For more than 26 years, children and adults alike tuned in each day to learn from "Mr. Cartoon"
Published: Thursday, April 14, 2005
Updated: Saturday, September 19, 2009 15:09
With that familiar greeting, Jule Huffman introduced himself to area children on television for more than 26 years.
Huffman, along with his creature sidekick Beeper, served as WSAZ's "Mr. Cartoon" from 1969 to 1995. The hour-long weekday afternoon show featured Huffman interviewing children, as well as games and cartoons.
Huffman came to Huntington from Cincinnati in 1953 and was hired by WSAZ as a singer and announcer. He eventually became the station's morning weatherman.
Huffman said he did not originally plan on going into children's television until the station asked him to direct "Popeye and his Pals," a Saturday morning show, for which he voiced the puppets.
"I said, 'You know, I bet I could do this,'" Huffman said. "That's how it started."
Huffman was asked to take over "Mr. Cartoon" when original host George Lewis left the station for a job in Maryland. Lewis had also been the host of WSAZ's children's show "Steamboat Bill" in the 1950s, for which Huffman provided the voice of Merlin the Sea Monster.
Huffman said at first, the children wanted to know what had happened to Lewis.
"When I took over, I got letters from children that said, 'Who are you, you imposter? You're not Mr. Cartoon,'" he said.
Huffman changed the program's format from Lewis' storyline-based approach and eventually convinced the station's management to let him have a studio audience of children.
Huffman said the program really took off when the kids became the focus of the show.
"We made number 20 on WSAZ," he said. "Not only were children watching, but adults were too. Most of the things we were in competition with were from the network."
Huffman's daughter, Nancy Palmer, said the children were the key to the show's success.
"Who doesn't like to watch children?" she said.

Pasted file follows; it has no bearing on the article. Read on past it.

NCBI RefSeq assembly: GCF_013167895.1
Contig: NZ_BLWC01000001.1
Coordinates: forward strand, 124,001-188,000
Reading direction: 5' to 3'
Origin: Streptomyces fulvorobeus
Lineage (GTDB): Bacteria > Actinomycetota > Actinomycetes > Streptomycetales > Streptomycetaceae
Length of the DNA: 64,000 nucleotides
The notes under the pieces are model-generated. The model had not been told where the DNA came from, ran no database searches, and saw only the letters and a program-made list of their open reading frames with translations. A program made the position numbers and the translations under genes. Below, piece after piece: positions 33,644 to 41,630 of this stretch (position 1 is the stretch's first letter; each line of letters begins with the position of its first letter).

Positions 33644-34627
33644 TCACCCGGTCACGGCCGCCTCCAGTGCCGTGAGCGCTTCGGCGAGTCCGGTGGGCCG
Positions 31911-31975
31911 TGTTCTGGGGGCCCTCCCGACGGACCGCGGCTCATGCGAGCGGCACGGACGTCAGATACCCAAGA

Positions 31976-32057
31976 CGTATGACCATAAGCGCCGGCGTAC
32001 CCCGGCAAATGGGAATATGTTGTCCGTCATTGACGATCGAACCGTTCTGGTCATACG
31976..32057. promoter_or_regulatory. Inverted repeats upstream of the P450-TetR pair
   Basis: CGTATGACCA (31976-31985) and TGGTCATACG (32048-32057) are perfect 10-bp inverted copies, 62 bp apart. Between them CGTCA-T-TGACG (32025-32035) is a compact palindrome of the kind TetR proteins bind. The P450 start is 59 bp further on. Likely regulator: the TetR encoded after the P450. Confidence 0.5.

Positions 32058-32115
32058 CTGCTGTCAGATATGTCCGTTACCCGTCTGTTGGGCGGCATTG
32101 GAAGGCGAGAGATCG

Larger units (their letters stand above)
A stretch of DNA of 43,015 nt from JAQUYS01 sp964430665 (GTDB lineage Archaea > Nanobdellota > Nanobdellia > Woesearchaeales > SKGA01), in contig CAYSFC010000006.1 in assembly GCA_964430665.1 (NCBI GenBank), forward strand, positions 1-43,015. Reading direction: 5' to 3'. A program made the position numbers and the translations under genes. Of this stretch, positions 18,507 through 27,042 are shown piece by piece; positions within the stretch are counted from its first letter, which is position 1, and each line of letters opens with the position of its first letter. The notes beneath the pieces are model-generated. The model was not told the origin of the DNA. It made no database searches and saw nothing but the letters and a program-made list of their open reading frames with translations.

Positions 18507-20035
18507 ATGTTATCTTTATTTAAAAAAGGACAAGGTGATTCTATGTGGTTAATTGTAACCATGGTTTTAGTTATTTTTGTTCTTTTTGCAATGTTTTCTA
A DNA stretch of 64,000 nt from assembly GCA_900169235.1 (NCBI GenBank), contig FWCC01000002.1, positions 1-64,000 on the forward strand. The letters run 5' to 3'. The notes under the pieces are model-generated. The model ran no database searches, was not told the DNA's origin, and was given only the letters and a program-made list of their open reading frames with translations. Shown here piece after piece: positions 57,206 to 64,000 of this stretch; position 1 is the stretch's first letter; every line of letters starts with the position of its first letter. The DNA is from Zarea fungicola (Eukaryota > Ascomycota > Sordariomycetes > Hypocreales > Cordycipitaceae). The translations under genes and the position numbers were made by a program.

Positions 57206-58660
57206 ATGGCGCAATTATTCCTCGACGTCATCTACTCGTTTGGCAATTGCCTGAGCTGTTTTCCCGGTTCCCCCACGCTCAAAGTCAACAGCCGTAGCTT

George R. An-drick, who served as WSAZ's general manager from 1961 to 1987, said Huffman's influence on children is strong to this day.
"He made a great impression on young people during those ye-ars," he said. "They remember things he taught them."
Huffman said a woman once than-ked him for saving her nephew's life after his clothes caught fire at a bonfire and he re-membered to stop, drop and roll.
"The doctor asked him where he learned it," he said. "He said from Mr. Cartoon."
He said he also tried to instill values in the children.
"My idea was teaching them essential things like politeness and godliness, before all," he said.
Huffman said he wanted to give children a chance to take their minds off their problems.
"That was the beauty of the thing," he said. "They had a trip down there. They had fun and then they had the trip back to talk about it."
Palmer said Huffman's love of children was just as real off the air.
"With him, what you see is what you get," she said.
Nathan Boggess, an Olympia, Wash., resident who graduated from Marshall's College of Fine Arts in 2001, remembers being on Huffman's show when he was three.
"I really loved the show when I was young," Boggess said. "Mr. Cartoon was awesome."
Sarah Kern, a psychology junior from Huntington, said she watched "Mr. Cartoon," but was never on the show.
"I didn't go because I was afraid I would get the Yucket Bucket," she said.
The Yucket Bucket was the penalty Huffman told children they would get after the show if they failed to answer a riddle correctly. Huffman told the children the bucket contained a concoction of horrible ingredients, including "big, black, bloody spiders."
In the end, Huffman said he let the kids know he was only joking and would instead shower the children with confetti or a light sprinkling of water.
In 1990, WSAZ moved the show to Saturday mornings to make room for "Oprah." The show remained there until its cancellation two months before Huffman's retirement from the station in May 1995.
Huffman said he had planned to continue beyond retirement and the station's owners did not know what an asset the show was.
"I remember one general manger said to me, 'What is wrong with them? Nobody else has it,'" he said.
Andrick said locally produced programming disappeared nationally as local stations began competing with cable channels.
"With so much competition from other channels, there isn't a desire for it on the part of an audience," he said. "Because of the way TV has evolved, even the networks have lost a lot of audience themselves."
Andrick said Huffman's show lasted longer than similar shows on other stations and defied the national trend.
"WSAZ was one of the last to give up the ghost on local children's programming," he said.
Huffman, who celebrated his 81st birthday March 31, now lives with his wife, Gladys, at their Pea Ridge home and keeps busy by playing racquetball and golf, gardening and doing work with the Masonic Lodge. He is also an ordained church elder at First Presbyterian Church on Fifth Avenue where he has sung in the choir for more than 30 years.
"I can sing just like I did when I began," Huffman said.
He said he would return to "Mr. Cartoon" if given the chance.
"I'm in good health," Huffman said. "It could work again and would tie up the ratings on Saturday mornings and give children the opportunity to come down here."